FINLEY ELLINGWOOD, M. D., CHICAGO
This remedy has been brought conspicuously before the profession at large during the past few months, by statements made in the Journal of the American Medical Association by the Council of Pharmacy and Chemistry concerning the concentration known as cactin.
These gentlemen, who stand high in the regular profession, but who have had no clinical experience whatever, with the use of cactus, have conveyed the idea that this valuable remedy occupies an inferior place in therapeutics. By so doing, they have done the profession and the people themselves an incalculable amount of harm.
Probably twenty thousand physicians have been using this remedy for many years, with results that are impossible with any other single heart remedy, or I believe I am safe in saying, any combination of heart remedies; but these have not belonged to the faculty of the regular school and have been ostracized through the prejudices of that school, and their observations have not been given the credit they deserve.
On the other hand, persons whose names are conspicuous in the profession, have ventured statements on this remedy when they too have had no practical experience with it, and these statements are quoted as authoritative. This is certainly unjust and misleading.
The plant is known under the various names of night blooming cereus, large flowering cactus, vanilla or sweet smelling cactus. The flower is from eight to ten inches in diameter, opens after sundown and fades the next morning after sunrise.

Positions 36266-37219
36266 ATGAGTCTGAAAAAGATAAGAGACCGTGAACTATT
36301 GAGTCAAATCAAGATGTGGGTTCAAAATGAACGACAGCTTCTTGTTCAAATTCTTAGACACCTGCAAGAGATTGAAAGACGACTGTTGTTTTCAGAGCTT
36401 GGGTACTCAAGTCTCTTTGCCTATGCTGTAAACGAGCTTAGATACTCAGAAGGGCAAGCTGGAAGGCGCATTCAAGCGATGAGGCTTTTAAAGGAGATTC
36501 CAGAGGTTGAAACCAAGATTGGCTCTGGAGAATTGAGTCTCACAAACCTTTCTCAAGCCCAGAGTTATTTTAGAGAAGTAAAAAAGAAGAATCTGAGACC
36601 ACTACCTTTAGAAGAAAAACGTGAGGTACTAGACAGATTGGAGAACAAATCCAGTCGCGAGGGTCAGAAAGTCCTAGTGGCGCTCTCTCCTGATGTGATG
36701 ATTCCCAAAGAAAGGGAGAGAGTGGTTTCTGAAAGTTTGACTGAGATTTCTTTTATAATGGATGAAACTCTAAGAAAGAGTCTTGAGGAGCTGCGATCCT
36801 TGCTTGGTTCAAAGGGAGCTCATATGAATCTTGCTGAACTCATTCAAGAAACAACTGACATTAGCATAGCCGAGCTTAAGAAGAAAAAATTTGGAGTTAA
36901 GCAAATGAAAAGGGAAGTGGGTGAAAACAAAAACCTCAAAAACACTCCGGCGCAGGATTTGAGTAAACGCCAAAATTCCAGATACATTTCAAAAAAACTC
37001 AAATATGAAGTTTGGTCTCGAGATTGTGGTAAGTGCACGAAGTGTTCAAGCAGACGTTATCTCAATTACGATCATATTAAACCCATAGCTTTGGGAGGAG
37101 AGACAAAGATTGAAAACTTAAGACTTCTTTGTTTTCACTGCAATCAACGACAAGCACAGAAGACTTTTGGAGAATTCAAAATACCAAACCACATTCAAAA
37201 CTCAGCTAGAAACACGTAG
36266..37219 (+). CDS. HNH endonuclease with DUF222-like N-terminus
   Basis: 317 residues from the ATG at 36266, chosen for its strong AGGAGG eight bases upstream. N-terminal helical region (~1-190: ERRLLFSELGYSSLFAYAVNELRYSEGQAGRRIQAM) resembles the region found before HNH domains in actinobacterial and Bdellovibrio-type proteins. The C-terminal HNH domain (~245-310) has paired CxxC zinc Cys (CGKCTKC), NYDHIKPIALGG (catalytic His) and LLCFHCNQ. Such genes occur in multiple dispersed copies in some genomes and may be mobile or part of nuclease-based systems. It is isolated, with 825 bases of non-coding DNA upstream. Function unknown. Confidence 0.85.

During its existence, there is hardly any flower of greater beauty or one that makes a more attractive display. The calix is dark brown on its exterior, inside it is of a splendid yellow color, and when open appears like the rays of a star.
The cactus is mucilaginous and yields a sticky juice when pounded in a mortar. The stems form a viscid pulp. It yields its medicinal properties to alcohol alone. The dose of the fluid extract is from one to twenty minims. A tincture, of a light green color, is prepared also. Of this, from five to thirty minims is the dose.
Because Lloyd Bros. have made a specialty of the fluid medicine from cactus, we have learned to use this preparation—Specific Cactus—in preference to any other, as it is invariable in its action and positively reliable. Those who have used the concentration which is called cactin, claim to have obtained results uniform with those obtained from the fluid preparation. Those who have used cactus in the fluid form are confident of the superior activity of the remedy in any form.
In the use of this remedy, if good results are obtained, a good preparation must be used. It is difficult to get the true species of cactus and others have been substituted for it. Often a tincture recommended as of cactus grandiflorus has been prepared from some of the inferior or inert cacti.
The dose of specific cactus varies from a half minim to two or three minims. However, no toxic effects have been reported, and there are observers who claim to have obtained results from doses of from five to thirty minims of cactus, which have not been obtained from a smaller dosage.
A foreign writer has made some observations in aortic lesions with faulty compensation. He prescribed this remedy in much larger doses than are usually given. One-half dram, three times a day, demonstrated to him a recession of the cardiac dilatation.
The conspicuous symptoms were dyspnea, arrhythmia and ascites. In my own experience, I have obtained desirable results always from a maximum dose of from two to three minims.
While we claim that there is but little, if any, toxic effect from the remedy, if this agent is prescribed when there is violent action of the heart, from a temporary increase of the nerve force, inducing irritation or palpitation, these symptoms may be increased by the use of this remedy. It must be prescribed in accordance with its indications and with some care as to the proper dosage.